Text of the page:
Plus perhaps (d) a cottage somewhere in southwest Cork (not for its landscape but for its wonderful growing climate) along with half a dozen supremely fertile, moisture-retentive but free-draining acres (the holy grail of soils from what you’ve read).

In the meantime you’re compiling a mental wishlist of some of the world’s greatest gardens – Great Dixter, Sissinghurst, Longwood, Villa d’Este, Kirstenbosch, Chanticleer – that you plan to visit some day in the hopefully not-too-distant, Covid-free future.

Plant lust

You’ve also started sizing up the best spot in your garden/allotment for a polytunnel (you might have to relocate the patio) while coming to the intoxicating realisation that plant lust is a genuine “thing”. Who knew?

As for the lockdowns, the fact that the country’s garden centres aren’t considered “essential businesses” by the powers-that-be while its off-licences remain open both bewilders and enrages you, something that your non-gardening friends find utterly hilarious.

 None of your non-gardening friends will ever remember the names of these plants, no matter how many times you tell them

Those same friends regard your freshly minted interest in gardening with a mixture of astonishment and affectionate bemusement; it is as if you have suddenly donned a top hat and begun pulling white rabbits out of it. Whenever they get the chance, they like to gently tease you about this. But you don’t mind. Instead you’ve started giving them gifts of young plants that you’ve propagated yourself. A hardy perennial geranium that originally came from your grandmother’s garden. A rhubarb plant whose plump, fleshy rhizomes you divided in late autumn during lockdown number two. A pot of baby basil plants to cosset indoors. A hydrangea bush grown from a slip, a foxglove that you found self-seeded in a path.

Some of these will die, the unfortunate victims of benign neglect. But others will flourish, the lucky survivors of benign neglect. None of your non-gardening friends will ever remember the names of these plants, no matter how many times you tell them. You already know this. But you don’t mind because they will always remember that they came from you, which is something that secretly fills your heart with joy and pride.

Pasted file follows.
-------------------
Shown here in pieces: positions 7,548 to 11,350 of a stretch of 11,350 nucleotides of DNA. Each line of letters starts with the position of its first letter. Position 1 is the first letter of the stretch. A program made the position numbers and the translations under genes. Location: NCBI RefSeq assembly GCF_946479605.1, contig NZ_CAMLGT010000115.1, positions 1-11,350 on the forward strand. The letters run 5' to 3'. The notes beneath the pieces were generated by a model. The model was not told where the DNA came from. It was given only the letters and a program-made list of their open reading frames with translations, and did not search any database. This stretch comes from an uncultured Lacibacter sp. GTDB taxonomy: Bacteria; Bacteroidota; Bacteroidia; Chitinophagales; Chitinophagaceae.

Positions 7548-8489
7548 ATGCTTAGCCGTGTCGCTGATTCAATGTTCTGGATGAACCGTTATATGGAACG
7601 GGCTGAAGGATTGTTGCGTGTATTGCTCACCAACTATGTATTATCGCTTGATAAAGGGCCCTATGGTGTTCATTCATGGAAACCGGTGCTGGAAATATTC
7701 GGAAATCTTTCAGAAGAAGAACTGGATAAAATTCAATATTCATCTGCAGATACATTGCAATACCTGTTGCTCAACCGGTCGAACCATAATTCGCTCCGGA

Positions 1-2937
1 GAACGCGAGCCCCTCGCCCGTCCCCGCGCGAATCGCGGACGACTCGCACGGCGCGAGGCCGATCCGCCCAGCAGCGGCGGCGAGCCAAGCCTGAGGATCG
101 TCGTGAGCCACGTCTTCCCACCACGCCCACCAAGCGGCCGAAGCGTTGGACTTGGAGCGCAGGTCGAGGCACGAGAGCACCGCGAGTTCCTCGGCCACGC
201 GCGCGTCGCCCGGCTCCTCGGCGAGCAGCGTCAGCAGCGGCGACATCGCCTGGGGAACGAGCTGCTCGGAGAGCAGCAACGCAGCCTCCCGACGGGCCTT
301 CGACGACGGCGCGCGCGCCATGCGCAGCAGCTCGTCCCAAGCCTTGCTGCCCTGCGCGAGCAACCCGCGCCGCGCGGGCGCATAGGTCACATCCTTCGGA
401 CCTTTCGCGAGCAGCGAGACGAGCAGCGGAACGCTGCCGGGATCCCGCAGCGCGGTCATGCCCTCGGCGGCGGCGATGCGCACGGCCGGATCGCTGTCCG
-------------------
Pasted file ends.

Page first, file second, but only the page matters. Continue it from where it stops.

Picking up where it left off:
Many years from now, when younger generations ask you what it was like to live through this pandemic, you’ll tell them that it was strange. Exhausting. Heartbreaking. Surreal. Chaotic. But you’ll also tell them, smiling, that it was the year you discovered that you were a gardener.

This Week in the Garden...

Two blue tits (Parus caeruleus) feeding. January is one of the toughest of months for garden birds. Photograph: iStock
Two blue tits (Parus caeruleus) feeding. Photograph: iStock

January is one of the toughest of months for garden birds as supplies of food in the wild dwindle and temperatures start to regularly fall to below freezing. Help them to stay healthy and well-fed by regularly cleaning and restocking bird feeders/bird tables; suitably nutritious foods include bird seed, fresh peanuts (don’t use old supplies as these potentially pose a risk of disease), chopped apples, suet, fat blocks, finely chopped rasher rinds, grated cheese, oatmeal and raisins. A wide, shallow bowl of fresh water (stick a few stones in it for them to use as perches) will ensure a ready supply of drinking water while visiting birds will also happily use it as a birdbath.

Avoid potential disruptions to the supply chain caused by Brexit and the pandemic by ordering seeds online in the coming weeks.  Recommended Irish suppliers include all good Irish garden centres along with specialist suppliers such as brownenvelopeseeds.com; greenvegetableseeds.com; irishseedsavers.ie; quickcrop.ie; mrmiddleton.com; seedaholic.com and shop.giy.ie